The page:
For all of us, travel is a way to escape from the day-to-day grind. Yet, for nearly 300 million people across the globe – representing one in every 10 jobs – travel-related activities provide work and income, making the tourism industry one of the largest global employers.
Over the last 50 years, the industry has invested billions of dollars in destinations – often laying the foundation for broader economic development. As the world has become smaller and as almost every corner of the globe is more accessible for many, the UN Year of Sustainable Tourism for Development is a reminder that more work is needed to channel the positive forces of travel and tourism.
Tourism is already a vital sector for development across all continents. In countries like the UK, Greece and Thailand, it accounts for between 3.4 to 9.2 percent of GDP, according to the World Travel & Tourism Council (WTTC). However, the economic benefits of tourism are not always shared equally – it is the big cities or those with the main tourist attractions that reap most, if not all, of the benefits. Anyone interested in promoting tourism as a development strategy should consider ways to more equitably spread the benefits throughout a country. Looked at through this lens, Sustainable Development Goals such as responsible use of natural resources, the broad creation of quality jobs and poverty reduction are all closely related.
Comparing Tourist Spending in Colombia and The Netherlands
An analysis of international tourist spending conducted by Harvard’s Center for International Development in collaboration with the Mastercard Center for Inclusive Growth recently compared two countries, Colombia and the Netherlands. The top five destinations in Colombia account for 80 percent of total tourist spending. In comparison, tourist spending is widely dispersed in the Netherlands, with even the smallest municipality seeing a sizable number of foreign visitors. As a result, local small businesses in Colombia are less able to share the economic benefits of international tourist spending than their counterparts in the Netherlands.
Travellers are more likely to spend money in new countries where making payments is convenient and secure. When acceptance of card payments is limited to large establishments in big cities and up-market resorts, then the majority of local small businesses are missing sales opportunities. They are suffering from a digital divide – between those places that are connected to the digital payment economy and those that are not. Simply enabling greater acceptance of electronic payments in every community is one way to increase the opportunity for broader and inclusive growth.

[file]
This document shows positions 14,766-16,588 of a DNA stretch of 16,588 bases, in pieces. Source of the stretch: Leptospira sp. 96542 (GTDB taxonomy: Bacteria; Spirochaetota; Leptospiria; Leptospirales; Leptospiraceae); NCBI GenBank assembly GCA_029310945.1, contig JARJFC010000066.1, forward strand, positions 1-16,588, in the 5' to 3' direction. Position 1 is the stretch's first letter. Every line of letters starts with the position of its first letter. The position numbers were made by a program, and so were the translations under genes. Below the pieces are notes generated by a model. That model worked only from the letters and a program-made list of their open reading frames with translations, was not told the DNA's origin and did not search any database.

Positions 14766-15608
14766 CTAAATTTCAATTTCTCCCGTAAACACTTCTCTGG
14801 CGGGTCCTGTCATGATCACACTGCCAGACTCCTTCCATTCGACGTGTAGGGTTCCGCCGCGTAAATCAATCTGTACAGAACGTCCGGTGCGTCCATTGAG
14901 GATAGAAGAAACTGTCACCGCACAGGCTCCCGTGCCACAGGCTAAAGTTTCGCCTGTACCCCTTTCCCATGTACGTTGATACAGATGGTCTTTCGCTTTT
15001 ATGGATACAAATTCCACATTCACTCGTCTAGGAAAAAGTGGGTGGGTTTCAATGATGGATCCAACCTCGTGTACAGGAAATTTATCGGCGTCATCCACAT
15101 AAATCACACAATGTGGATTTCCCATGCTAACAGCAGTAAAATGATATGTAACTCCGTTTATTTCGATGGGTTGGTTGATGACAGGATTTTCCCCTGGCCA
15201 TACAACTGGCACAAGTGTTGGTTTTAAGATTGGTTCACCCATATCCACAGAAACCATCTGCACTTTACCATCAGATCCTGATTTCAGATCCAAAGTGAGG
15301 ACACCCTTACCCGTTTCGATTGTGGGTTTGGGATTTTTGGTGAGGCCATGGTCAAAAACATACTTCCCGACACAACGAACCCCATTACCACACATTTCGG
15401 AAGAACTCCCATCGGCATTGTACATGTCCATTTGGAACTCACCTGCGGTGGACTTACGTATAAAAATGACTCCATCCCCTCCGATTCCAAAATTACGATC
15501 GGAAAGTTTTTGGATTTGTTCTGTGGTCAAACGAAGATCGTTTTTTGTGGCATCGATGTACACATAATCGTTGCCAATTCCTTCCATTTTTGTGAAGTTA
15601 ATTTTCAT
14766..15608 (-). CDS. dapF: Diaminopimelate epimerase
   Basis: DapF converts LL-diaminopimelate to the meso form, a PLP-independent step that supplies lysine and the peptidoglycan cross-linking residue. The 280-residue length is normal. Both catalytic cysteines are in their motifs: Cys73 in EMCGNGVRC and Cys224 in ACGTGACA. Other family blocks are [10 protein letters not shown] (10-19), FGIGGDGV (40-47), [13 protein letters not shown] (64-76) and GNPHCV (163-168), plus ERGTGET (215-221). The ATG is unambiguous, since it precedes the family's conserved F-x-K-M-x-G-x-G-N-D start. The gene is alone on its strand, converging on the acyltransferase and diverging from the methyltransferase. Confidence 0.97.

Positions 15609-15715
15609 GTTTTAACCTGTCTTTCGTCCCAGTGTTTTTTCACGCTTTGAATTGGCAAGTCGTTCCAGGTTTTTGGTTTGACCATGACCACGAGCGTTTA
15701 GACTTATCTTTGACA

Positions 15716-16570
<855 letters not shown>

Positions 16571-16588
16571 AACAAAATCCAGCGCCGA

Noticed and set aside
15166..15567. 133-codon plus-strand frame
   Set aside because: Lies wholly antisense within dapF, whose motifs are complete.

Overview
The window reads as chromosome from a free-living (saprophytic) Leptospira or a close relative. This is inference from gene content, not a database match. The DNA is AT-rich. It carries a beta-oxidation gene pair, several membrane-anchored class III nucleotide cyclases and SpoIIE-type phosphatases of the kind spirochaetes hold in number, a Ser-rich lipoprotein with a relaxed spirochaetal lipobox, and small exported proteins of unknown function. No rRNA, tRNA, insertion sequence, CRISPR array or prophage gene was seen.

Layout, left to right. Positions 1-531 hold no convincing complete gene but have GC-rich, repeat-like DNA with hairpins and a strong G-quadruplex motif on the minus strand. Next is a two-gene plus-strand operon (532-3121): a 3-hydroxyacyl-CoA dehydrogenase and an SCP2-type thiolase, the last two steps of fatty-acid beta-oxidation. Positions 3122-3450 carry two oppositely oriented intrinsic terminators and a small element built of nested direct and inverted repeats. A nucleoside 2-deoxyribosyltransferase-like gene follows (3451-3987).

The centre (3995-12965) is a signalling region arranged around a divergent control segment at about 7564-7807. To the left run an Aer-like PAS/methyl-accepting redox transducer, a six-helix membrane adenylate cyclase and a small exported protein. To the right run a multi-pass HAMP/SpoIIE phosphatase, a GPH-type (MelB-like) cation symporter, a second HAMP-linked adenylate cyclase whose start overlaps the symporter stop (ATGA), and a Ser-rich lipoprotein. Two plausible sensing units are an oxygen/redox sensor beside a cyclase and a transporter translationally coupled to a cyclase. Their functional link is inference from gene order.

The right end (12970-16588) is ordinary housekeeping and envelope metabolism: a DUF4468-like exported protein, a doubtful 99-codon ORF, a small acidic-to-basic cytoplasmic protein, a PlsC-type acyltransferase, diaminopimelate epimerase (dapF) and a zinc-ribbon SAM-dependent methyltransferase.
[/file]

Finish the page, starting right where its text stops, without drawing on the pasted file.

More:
Leveraging Insights and Technology
Mastercard sees the travel and tourism industry as a key partner on that journey. How do we do that beyond increased payment acceptance? As an example, data analytics can help small entrepreneurs establish credit to scale their business. Meanwhile, globally standard contactless and mobile technologies make access to public transport easier for these travellers – bringing new destinations within reach and also decreasing their carbon footprint. Furthermore, for many of these municipalities, clear insights into consumer spending trends can inform crowd management and urban planning, reducing congestion and improving daily life for tourists and residents alike.
There’s an African proverb that says: “If you want to go fast, go alone. If you want to go far, go together.” Today’s challenges are way too big for any singular effort. At Mastercard, we believe in the power of partnering with governments, businesses, NGOs as well as organisations such as C40 Cities and WTTC.
Today’s technologies give us clear insights and easy to use tools to advance sustainable and inclusive growth. Let’s join together and embrace the opportunity to overcome a digital divide – and deliver a digital dividend into the hands of those that need it the most.